You’re no doubt familiar with 1st-degree burns – that is, the kind of burn caused by hot steam from a boiling pot of water, a sunburn, or getting your hands too close to the campfire for a moment. These superficial burns only affect the outer layer of the skin, called the epidermis, causing soreness, sometimes mild pain, and reddening of the skin.
Second-degree, third-degree and fourth-degree burns are considerably more serious.
A 2nd-degree burn, known as a partial thickness burn, damages the epidermis and the lower layer of skin, the dermis. Second-degree burns cause pain, redness, swelling, peeling skin, and blisters which are sore to the touch. The burn area may also look shiny and wet. If you have a superficial 2nd-degree burn, only part of your dermis is damaged and the burn should not leave a scar. If you have a deep partial thickness burn, more of the dermis layer is damaged and you may have a scar and permanent discoloration of the burn site.
Third-degree burns, known as full thickness burns, destroy both layers of skin, which may appear black, brown, white or yellow. No pain or soreness is experienced at the burn site because nerve endings are damaged, but the patient may experience Shock – exhibit pale and clammy skin, bluish lips, become weak and less alert.
A 4th-degree burn is potentially life-threatening, as besides destroying skin, the burn also affects bones, muscles, and tendons and may cause Shock. The burn site may appear white or charred. Ironically, the patient experiences intense pain from the treatment of the burn, not the burn itself, where nerve endings have been killed.
The pain from 3rd and 4th-degree burns can be quite intense and last a long time. It’s difficult to control due to its changing patterns and unique characteristics and pain is particularly pronounced when the burn is treated and the dressings changed.
The causes of burns are classified as:
- Thermal burns, caused by sources of wet or dry heat such as flames, steam, hot metals or scalding liquids.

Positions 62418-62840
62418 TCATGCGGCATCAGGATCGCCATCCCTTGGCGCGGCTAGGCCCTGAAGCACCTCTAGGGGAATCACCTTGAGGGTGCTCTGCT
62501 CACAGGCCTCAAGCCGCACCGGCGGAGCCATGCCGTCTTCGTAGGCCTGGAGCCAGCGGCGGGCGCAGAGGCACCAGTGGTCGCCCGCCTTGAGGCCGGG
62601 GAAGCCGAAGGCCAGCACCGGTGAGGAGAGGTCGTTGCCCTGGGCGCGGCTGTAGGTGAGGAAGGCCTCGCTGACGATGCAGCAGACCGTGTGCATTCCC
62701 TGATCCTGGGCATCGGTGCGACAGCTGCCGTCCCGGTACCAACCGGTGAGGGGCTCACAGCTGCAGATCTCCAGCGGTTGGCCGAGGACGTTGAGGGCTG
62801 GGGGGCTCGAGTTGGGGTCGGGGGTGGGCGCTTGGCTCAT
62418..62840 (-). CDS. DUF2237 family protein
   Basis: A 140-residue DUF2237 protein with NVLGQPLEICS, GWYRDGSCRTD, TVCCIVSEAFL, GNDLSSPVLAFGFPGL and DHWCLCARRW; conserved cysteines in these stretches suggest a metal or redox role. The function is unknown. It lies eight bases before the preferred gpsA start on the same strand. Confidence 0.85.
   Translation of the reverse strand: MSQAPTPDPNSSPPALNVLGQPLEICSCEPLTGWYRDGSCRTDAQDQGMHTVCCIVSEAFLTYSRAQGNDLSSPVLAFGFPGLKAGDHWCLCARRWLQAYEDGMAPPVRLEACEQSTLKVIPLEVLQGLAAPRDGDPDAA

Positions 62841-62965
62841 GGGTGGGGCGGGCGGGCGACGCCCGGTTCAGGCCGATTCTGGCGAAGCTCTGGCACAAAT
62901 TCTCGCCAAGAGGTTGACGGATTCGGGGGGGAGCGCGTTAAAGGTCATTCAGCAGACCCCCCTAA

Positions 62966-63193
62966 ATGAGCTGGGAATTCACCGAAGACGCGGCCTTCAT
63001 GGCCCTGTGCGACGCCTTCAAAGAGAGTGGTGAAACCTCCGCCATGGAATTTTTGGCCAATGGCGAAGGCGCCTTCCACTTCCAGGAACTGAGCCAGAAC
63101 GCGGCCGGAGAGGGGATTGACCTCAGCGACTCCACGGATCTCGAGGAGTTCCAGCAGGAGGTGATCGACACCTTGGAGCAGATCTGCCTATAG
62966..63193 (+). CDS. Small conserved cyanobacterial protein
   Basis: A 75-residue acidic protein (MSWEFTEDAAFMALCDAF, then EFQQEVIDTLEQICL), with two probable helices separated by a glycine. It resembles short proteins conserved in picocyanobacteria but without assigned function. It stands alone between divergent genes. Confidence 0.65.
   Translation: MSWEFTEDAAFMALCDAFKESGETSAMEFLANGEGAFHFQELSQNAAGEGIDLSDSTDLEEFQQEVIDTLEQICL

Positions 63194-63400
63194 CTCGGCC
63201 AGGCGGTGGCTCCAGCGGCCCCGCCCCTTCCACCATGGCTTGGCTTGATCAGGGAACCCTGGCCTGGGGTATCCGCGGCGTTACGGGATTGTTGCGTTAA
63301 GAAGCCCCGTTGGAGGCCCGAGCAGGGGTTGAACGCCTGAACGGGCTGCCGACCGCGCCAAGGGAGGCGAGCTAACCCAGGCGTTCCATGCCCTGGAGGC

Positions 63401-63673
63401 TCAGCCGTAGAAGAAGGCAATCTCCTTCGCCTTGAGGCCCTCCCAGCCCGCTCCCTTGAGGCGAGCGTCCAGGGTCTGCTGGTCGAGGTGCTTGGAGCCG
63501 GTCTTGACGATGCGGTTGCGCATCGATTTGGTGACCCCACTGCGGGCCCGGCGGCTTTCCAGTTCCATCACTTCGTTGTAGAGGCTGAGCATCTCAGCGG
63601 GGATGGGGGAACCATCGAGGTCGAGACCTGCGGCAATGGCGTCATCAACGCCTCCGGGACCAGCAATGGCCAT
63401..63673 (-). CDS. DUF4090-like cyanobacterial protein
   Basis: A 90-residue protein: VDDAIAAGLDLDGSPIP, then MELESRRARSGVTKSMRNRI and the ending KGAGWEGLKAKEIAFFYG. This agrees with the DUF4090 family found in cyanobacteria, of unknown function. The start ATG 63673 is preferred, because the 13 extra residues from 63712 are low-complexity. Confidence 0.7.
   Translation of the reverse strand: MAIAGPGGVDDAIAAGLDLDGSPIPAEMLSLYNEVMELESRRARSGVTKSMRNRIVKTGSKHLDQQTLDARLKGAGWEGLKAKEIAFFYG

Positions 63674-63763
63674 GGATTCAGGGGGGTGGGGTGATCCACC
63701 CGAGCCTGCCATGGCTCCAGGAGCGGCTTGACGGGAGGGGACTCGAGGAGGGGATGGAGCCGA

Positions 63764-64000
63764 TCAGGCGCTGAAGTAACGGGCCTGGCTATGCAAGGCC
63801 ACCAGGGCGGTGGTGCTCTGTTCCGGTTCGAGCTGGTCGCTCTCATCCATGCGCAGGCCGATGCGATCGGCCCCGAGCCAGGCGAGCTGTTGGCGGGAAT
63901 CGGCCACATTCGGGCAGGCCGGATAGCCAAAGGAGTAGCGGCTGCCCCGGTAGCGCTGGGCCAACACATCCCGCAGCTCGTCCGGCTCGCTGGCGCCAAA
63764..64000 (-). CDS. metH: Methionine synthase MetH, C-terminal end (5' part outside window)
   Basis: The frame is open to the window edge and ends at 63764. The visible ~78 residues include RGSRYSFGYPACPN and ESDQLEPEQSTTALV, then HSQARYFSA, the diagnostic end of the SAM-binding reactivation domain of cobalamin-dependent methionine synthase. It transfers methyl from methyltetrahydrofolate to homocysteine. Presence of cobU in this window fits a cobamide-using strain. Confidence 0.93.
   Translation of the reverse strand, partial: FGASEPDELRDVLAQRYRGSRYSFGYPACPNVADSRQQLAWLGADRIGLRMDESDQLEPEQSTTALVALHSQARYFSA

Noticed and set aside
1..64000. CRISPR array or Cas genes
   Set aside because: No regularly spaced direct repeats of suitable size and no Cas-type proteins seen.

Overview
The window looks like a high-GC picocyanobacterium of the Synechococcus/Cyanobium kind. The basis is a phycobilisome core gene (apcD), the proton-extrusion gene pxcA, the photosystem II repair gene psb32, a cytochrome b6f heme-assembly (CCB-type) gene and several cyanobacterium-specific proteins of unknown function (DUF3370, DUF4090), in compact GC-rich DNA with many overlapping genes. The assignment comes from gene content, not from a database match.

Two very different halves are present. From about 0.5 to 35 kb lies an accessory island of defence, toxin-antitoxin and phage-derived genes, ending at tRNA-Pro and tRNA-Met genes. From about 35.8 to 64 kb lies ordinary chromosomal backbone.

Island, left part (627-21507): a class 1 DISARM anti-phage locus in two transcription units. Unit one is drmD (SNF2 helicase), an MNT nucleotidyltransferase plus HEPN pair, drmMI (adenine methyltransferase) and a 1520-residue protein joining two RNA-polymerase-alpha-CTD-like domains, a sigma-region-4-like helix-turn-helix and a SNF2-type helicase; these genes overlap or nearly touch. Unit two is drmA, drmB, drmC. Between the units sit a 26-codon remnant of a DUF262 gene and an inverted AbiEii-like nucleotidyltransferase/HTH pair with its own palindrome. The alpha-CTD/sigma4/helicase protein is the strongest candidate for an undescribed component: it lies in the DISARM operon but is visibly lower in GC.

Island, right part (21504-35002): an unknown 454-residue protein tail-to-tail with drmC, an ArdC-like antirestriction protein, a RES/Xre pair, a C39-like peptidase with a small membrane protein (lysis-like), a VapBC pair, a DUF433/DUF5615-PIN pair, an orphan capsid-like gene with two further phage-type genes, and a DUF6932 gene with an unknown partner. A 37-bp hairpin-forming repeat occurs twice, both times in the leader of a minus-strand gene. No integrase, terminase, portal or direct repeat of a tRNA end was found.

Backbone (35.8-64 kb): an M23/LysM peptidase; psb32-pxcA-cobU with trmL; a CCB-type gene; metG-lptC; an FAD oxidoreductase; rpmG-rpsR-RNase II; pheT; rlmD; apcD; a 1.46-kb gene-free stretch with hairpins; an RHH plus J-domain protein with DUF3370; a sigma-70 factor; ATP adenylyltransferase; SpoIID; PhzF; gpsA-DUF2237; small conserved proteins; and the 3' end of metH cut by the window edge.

- Chemical burns caused by acids, alkalies, detergents, or solvents which contact the skin or eyes.
- Electrical burns from AC or DC electrical current.
- Radiation burns caused by ultraviolet sunlight or radiation sources such as X-Rays.
How to Treat a Burn
First aid for all degrees of burns has been revolutionized with the advent of hydrogels, introduced in the early 1980s. Hydrogels have saved many lives and alleviated much pain and suffering.
Before hydrogels, there were two well-developed protocols for treating serious burns, know as wet or dry. Some medical professionals insisted on the dry protocol, i.e. put nothing on a serious burn; others went with the wet protocol where the burn was covered with a sterile burn sheet and then irrigated with sterile saline solution. Both of these protocols have serious limitations.
Chris Westwood, owner of First Aid Supplies Online and former Army Medic says, “Thankfully we have hydrogels now and First Aid Supplies Online is a proud distributor of Burn Free burn care products. The preferred treatment by professionals for all burns today is hydrogel, whether administered topically as a free-flowing gel or in a sterile burn dressing impregnated with hydrogel. You can use hydrogel on any size, type, and degree of burn for startling and effective results.
“The reason hydrogels are so effective is that they are 99.999% water and act as a heat transfer – literally pulling the heat out of a burn and stopping what’s know as burn progression.”
There are plenty of burn remedies out there: salves, ointments, and sprays. These old school remedies are still helpful on minor 1st-degree burns, but harmful to any other. It’s best to stick with a hydrogel to treat any burn of any degree.
See all of our burn treatment first aid products.